Sept. 4 at Oklahoma State
The Cowboys lose a lot of key pieces from their 2009 team, which is why they are rated eighth in the Big 12. Writes Ubben, "Oklahoma State should have an impact player at each level of the defense in defensive end Ugo Chinasa, safety Markelle Martin and linebacker Orie Lemon, but they’ll need the rest of the D to solidify for the Cowboys to climb to a higher rung of the South ladder."
Sept. 18 at SMU
The Mustangs are on the rise under coach June Jones, even though they gave -- literally, gave, see four interceptions, two of which were returned for TDs -- Washington State its only win last year. Watson rates SMU fourth among non-AQ teams: "The Mustangs will be young for the second consecutive season, but a lot of that youth has experience."
His mind moves upon silence.
- Checking in with former Arizona defensive coordinator Mark Stoops, who is now trying to rebuild Florida State's defense. Rob Gronkowski won't run at the NFL combine.
- There is a ton of California information in this link. Just read it and hope your brain doesn't explode with knowledge.
- Oregon coach Chip Kelly is in a bind with off-field problems, but, despite his critics, he might actually be handling things fairly well. And recently dismissed Duck Jamere Holland continues to spend time on Facebook, when perhaps some quiet time in front of a mirror would help.
- Former Stanford running back Toby Gerhart and former Texas QB Colt McCoy are becoming fast friends. Spring football questions for the Cardinal.
- Thoughts on the Carnell Lake's departure from UCLA -- and who should replace him.
- Life continues for USC's football and basketball programs, despite the hovering dark shadow of the NCAA. An interesting T-shirt.
- Steve Sarkisian is in the house, Long Beach. Word.
- Washington State should have some nice competition at running back.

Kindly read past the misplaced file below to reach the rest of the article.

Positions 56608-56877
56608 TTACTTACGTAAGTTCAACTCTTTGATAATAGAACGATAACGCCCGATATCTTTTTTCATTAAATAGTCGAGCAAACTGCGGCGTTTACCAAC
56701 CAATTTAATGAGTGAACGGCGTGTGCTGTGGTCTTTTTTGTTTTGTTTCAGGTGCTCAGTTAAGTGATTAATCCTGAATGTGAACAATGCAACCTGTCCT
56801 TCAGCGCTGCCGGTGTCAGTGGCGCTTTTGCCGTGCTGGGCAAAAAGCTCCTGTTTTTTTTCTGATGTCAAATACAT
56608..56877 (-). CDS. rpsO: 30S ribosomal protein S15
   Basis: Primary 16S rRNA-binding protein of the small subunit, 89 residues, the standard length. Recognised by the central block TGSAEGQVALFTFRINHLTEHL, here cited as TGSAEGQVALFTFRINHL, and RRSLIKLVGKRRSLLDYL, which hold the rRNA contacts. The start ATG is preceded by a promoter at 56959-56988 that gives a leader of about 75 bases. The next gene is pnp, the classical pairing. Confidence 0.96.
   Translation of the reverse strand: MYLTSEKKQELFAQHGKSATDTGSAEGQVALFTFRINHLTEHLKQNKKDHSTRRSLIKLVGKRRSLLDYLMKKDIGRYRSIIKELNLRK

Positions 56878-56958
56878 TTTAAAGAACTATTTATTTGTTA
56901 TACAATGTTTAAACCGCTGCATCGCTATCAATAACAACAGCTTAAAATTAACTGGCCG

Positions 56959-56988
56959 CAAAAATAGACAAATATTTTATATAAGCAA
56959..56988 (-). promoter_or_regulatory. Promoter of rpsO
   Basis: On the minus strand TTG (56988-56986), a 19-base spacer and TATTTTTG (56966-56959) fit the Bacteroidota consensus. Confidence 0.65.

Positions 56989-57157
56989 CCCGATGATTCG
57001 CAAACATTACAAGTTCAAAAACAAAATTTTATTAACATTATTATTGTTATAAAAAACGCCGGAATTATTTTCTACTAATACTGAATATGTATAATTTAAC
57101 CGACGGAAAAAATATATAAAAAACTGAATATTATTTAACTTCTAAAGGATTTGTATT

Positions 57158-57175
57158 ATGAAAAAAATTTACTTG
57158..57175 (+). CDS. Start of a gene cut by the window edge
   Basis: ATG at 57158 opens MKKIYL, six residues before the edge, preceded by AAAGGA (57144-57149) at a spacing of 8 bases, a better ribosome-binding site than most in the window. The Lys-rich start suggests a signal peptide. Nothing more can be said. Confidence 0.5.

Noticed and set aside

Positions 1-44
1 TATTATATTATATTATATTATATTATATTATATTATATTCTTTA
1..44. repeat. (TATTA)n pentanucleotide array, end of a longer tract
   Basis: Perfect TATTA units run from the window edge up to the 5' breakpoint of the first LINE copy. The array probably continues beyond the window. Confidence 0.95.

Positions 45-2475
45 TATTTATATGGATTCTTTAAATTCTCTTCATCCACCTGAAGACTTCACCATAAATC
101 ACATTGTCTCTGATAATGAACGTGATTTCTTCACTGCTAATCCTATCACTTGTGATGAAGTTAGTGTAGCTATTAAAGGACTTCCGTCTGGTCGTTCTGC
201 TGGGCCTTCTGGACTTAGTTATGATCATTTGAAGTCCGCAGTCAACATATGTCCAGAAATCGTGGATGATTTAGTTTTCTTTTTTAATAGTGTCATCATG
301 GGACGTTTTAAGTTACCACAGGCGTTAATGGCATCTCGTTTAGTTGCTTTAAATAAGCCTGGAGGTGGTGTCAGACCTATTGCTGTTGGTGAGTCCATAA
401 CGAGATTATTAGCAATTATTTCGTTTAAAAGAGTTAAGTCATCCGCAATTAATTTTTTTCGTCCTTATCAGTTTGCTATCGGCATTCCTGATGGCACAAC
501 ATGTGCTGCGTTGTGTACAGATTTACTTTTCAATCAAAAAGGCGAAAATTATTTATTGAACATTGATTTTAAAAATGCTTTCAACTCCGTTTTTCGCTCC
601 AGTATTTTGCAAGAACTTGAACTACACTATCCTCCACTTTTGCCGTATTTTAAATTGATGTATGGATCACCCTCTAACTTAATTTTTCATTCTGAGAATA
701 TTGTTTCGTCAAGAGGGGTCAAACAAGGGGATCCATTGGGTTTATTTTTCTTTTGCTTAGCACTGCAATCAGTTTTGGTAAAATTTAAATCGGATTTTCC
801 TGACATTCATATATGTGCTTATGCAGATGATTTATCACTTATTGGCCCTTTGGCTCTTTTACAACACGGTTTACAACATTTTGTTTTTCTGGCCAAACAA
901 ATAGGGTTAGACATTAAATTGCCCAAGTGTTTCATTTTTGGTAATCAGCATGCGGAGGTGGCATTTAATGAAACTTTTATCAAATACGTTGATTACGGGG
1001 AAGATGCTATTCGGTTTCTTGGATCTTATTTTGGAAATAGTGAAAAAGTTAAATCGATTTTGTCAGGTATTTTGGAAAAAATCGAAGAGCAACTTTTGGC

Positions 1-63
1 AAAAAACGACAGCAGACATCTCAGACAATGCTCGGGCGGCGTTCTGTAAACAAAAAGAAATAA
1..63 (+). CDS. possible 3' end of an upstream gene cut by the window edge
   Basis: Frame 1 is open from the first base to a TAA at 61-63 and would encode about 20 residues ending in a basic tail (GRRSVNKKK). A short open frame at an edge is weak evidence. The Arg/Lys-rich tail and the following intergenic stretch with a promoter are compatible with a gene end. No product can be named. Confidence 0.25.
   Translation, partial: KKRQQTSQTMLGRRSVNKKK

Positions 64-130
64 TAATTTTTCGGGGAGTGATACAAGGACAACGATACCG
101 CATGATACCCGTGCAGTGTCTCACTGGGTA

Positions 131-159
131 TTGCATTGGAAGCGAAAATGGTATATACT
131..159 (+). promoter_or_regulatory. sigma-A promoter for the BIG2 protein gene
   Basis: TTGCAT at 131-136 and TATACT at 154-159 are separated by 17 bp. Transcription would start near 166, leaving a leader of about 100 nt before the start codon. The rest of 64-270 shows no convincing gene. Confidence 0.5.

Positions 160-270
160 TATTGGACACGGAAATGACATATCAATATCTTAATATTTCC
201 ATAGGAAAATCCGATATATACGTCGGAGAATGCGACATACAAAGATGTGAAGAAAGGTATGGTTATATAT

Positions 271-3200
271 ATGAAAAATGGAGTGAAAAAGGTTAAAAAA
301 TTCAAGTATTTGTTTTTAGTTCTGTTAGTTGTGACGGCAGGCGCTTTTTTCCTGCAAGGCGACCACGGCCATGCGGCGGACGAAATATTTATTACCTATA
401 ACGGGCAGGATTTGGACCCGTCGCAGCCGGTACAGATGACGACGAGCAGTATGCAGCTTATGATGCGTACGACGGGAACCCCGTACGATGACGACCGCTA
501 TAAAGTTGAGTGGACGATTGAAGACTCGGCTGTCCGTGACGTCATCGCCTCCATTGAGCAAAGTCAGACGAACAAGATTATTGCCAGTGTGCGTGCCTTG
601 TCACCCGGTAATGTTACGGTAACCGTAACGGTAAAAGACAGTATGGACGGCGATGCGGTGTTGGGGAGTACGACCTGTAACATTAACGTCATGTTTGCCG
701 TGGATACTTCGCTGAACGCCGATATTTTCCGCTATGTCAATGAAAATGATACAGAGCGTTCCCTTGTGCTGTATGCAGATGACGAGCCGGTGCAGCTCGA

Oh, the Wildcats have heard all the talk. Ndamukong Suh, Nebraska's 6-foot-4, 300-pounds defensive tackle, is unstoppable. He was a Heisman Trophy finalist, the AP Player of the Year and he may be the No. 1 pick in this spring's NFL draft. Heck, against Texas in the Big 12 title game, he piled up 4.5 sacks, and the Longhorns are only playing for the national title.
Yes, they've heard it all and seen it all on film. Yes, Suh is very good. But if the Wildcats are scared, they are keeping it to themselves as they prepare for a date with Suh and the Cornhuskers in the Pacific Life Holiday Bowl on Wednesday.
"We're not intimidated at all," center Colin Baxter said. "We respect what he can do. We know we have to be on top of our game. But I don't think they've really seen an offensive line like us."
Baxter was more colorful in an interview with the Arizona Daily Star, apparently showing some signs of a new syndrome we'll call "Suh Questions Exhaustion."
"He's not some kind of Superman. He's a good player," Baxter told the Star. "The media talks it up a lot. You see the guy on 'SportsCenter' and some people get the idea that he's God or something. That he's Jesus as a football player, that he's just going to walk past the offensive line. He's a good player, and you have to respect that."